Enologists are wine experts, widely knowledgeable abut wines and are often in charge of wine production in a given winery. They oversee every step of wine production, from start to finish. They are charged with ensuring that each specific wine is produced to the highest quality level and often work in close liaison with lab technicians. They also work closely with all departments in a wine production outfit to ascertain that all regulations and standards are met.
Enologist Job Responsibilities
The enologist is responsible for inspecting the grapes before they can be used. This applies to both grapes in the field if the company grows its own grapes and grapes delivered to the winery. They also determine when grapes are ready for harvest and production; and which harvests are used for specific types of wines. Most importantly, they determine when the wine production starts, based on several factors.
It is the responsibility of the enologist to ensure that grapes are transported safely to the production area. Throughout this movement, they should be handled in a way that retains their value and quality.
The enologist ensures that the proper grape crushing techniques are used in order to produce wine of the highest quality. They are responsible for maintaining quality control of all wines produced in the winery and for this work with the laboratory technician to ensure that all testing protocols are followed. They oversee the fermentation, blending and bottling processes as well.
Enologists are also responsible for developing new wines and depending on the size of the winery where they are working, may even specialize in a specific type of wine.
Enologist Training and Education Requirements
To become an enologist, one requires an undergraduate degree, preferably a Bachelor of Science degree, specializing in enology. To qualify for an enology degree course, you must undertake the relevant courses in high school, which include mathematics, biology, chemistry and physics. This increases your chances of admission to university.
However, one can still enter the enology job market if they have a degree in a related field, considering the fact that the number of universities offering enology degrees has reduced. These are degrees in chemistry, crop and soil science and microbiology.
In addition, one must have experience and thorough knowledge about wines. Employers require between one and three years of experience to consider one knowledgeable enough for the job. Students hoping to become enologists can meet this requirement by taking up internships and summer jobs throughout their training program.
Enologist Salary and Wages
There are fewer job openings for enologists than for many other professionals. However, when one is competent enough, they can easily get a job. The number of graduates in enology is thankfully not so huge, and this makes it easier for fresh graduates to find jobs.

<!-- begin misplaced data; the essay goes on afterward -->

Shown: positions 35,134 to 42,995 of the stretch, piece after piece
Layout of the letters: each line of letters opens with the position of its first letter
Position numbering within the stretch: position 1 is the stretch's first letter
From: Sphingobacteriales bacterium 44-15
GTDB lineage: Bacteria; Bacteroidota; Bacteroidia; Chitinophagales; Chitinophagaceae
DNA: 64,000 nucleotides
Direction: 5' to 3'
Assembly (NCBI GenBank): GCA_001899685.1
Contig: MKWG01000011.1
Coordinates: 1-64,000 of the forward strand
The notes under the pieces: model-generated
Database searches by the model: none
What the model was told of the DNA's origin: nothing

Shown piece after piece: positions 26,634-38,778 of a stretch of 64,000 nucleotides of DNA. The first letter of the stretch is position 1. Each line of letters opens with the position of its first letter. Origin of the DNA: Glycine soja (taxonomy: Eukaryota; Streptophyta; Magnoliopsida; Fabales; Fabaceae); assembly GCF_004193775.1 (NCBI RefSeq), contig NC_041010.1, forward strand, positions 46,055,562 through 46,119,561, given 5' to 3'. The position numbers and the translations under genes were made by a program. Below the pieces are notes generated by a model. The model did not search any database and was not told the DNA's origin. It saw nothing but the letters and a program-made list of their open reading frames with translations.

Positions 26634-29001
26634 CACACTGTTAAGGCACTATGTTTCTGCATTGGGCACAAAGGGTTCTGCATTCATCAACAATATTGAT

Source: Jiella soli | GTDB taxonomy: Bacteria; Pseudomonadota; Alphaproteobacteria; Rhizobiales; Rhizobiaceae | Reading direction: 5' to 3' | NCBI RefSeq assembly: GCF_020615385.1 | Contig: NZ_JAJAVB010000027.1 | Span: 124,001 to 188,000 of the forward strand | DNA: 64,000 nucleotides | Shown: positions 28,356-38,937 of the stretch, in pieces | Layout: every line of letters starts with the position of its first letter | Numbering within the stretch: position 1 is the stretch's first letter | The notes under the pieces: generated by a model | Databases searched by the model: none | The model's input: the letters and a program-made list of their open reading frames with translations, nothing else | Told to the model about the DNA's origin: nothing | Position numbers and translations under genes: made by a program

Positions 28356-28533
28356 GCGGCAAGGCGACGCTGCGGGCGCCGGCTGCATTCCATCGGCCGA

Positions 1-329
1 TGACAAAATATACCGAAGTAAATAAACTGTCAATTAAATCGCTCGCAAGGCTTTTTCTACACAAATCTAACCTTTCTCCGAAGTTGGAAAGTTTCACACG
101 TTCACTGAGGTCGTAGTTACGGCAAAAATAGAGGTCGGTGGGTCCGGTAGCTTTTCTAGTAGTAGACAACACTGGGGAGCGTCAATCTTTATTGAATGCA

Demand for enologists in the next five years is expected to increase, largely because a large percentage of the current enologists are nearing their retirement age. This will leave a considerable number of openings for fresh enology graduates.*
*According to the BLS, http://www.bls.gov/oco/
As the number of small wineries continues to thrive in the country, enologists will have reliable jobs. Another way for enologists to earn is by starting their own wineries. This presents better prospects for earning, especially if one has specialist knowledge and experience producing specific wines.
On average, enologists earn an average of $60,000 a year. The starting salary is around $40,000. Enologists can also work on contractual basis. The wages for this are approximately $25 an hour.*
*According to the BLS, http://www.bls.gov/oco/
Enologists intending to start their own wineries or export wine must be certified by the National Laboratory Center Bureau of Alcohol, Tobacco and Firearms. To qualify for certification, one must be an enology graduate or a graduate chemist. This must be supported by educational and professional documentation to prove one’s qualification and abilities.
In addition, one must submit to the bureau director an analysis report of a sample of any red wine and another one of white wine. Alongside with this report, they must also provide 750 ml of each of the analyzed wines for analysis by the bureau chemists.
Most employers though do not require one to be certified before they can give them a job.
Enologist Professional Associations
The American Society for Enology and Viticulture (ASEV) is the main professional association for enologists. The association was established in 1950 and was originally made up of California winemakers and researchers from the University of California. Over the years, the association has expanded to establish nationwide membership. It currently has 2400 members and 100 industrial affiliates. It has three chapters: the Northwest Chapter, Eastern US Chapter and ASEV Japan Chapter.
It addresses and promotes the interests of wine growing, research and production. Under the association, enologists enjoy annual industry seminars, wine and grape symposiums, technical updates, research forums, online access to the American Journal of Enology and Viticulture (including archives), ASEV e-newsletters and other publications.